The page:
To successfully pursue the flutemaker's craft, one needs good tools and hand skills, an understanding of airflow, a knowledge of materials, an eye for proportion, and the trained ear of an experienced musician and flute player.
Every flutemaker's workshop is distinct from any other, and is shaped by the background interests and training of the makers, as well as the priorities of that particular shop.
Because makers come to flutemaking from different disciplines, their strengths and weaknesses in the craft are in different areas. The diversity of knowledge and the proficiencies involved in flutemaking lead each maker to discover his own methods and tools. The influences on every maker are different as are the connections they build with players, suppliers, other makers with whom they share ideas and so on.
For the most part, flutemakers must figure out for themselves how to get from the billet to the flute, and to that end, they invent their own methods, devise tools and jigs, find their preferred materials sources, and use what is available to them in order to arrive at the finished instrument.
In our shop, procedures are constantly evolving as we seek quicker and more accurate approaches to production problems. When we implement a different method of tooling, design a new jig, or buy that new tool-post or that upgrade for the lathe, any one of these changes can revolutionize our process, while improving quality and reducing production time. A new tool often redefines the process.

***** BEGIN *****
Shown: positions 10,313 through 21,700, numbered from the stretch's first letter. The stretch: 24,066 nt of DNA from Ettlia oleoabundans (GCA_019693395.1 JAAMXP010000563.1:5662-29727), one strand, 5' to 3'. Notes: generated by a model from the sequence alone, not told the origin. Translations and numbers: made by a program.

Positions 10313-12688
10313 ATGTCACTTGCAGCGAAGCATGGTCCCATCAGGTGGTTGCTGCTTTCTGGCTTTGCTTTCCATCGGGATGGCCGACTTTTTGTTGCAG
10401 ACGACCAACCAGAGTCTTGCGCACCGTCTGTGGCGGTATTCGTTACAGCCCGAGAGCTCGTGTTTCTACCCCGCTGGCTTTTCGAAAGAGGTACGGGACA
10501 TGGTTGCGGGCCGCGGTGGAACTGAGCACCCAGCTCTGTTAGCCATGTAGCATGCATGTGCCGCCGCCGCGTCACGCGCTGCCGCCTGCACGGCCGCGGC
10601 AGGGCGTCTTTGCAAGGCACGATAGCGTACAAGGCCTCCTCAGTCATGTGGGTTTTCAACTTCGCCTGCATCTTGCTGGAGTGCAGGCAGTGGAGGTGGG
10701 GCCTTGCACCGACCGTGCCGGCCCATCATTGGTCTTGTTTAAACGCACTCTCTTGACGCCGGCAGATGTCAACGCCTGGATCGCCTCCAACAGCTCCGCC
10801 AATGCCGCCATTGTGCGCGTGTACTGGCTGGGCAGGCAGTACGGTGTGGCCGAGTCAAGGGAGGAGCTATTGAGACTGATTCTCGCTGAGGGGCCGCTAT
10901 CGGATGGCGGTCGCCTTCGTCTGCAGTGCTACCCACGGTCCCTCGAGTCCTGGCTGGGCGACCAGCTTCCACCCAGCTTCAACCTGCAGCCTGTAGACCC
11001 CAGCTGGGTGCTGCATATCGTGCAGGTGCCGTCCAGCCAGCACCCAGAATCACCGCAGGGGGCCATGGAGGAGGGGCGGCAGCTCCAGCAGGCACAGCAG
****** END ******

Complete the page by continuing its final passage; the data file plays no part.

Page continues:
It is in part because of modern manufacturing methods that our flutes are aesthetically so different from their forebears. Facilitated by tools like digital calipers and flexible shaft drills and by new materials like epoxies and carbon fibre, design and manufacturing methods free us to go in new directions. Still, in some areas of flutemaking we embrace traditional materials and old methods of working when they continue to prove unbeatable. A few examples of our design and manufacturing choices are listed below.
Flush rings at the joints along the flute require an exact concentric alignment of flute sections. Any eccentric anomalies where the flute sections meet, would be more obvious with flush detail rings, particularly where the head-joint meets tuning-slide.
Matching the grain and colour along the length of the flute, in wood other than Grenadilla, requires patience, focus, imagination and luck! We make the flute sections from several carefully matched pieces of wood, or from one long billet. Our “single billet” flute is matched perfectly from head to foot, but long billets of tropical hardwood are costly and not always easy to obtain, thus we take pains to find close matching pieces of similar grain and colour, when using more than one billet to make the flute.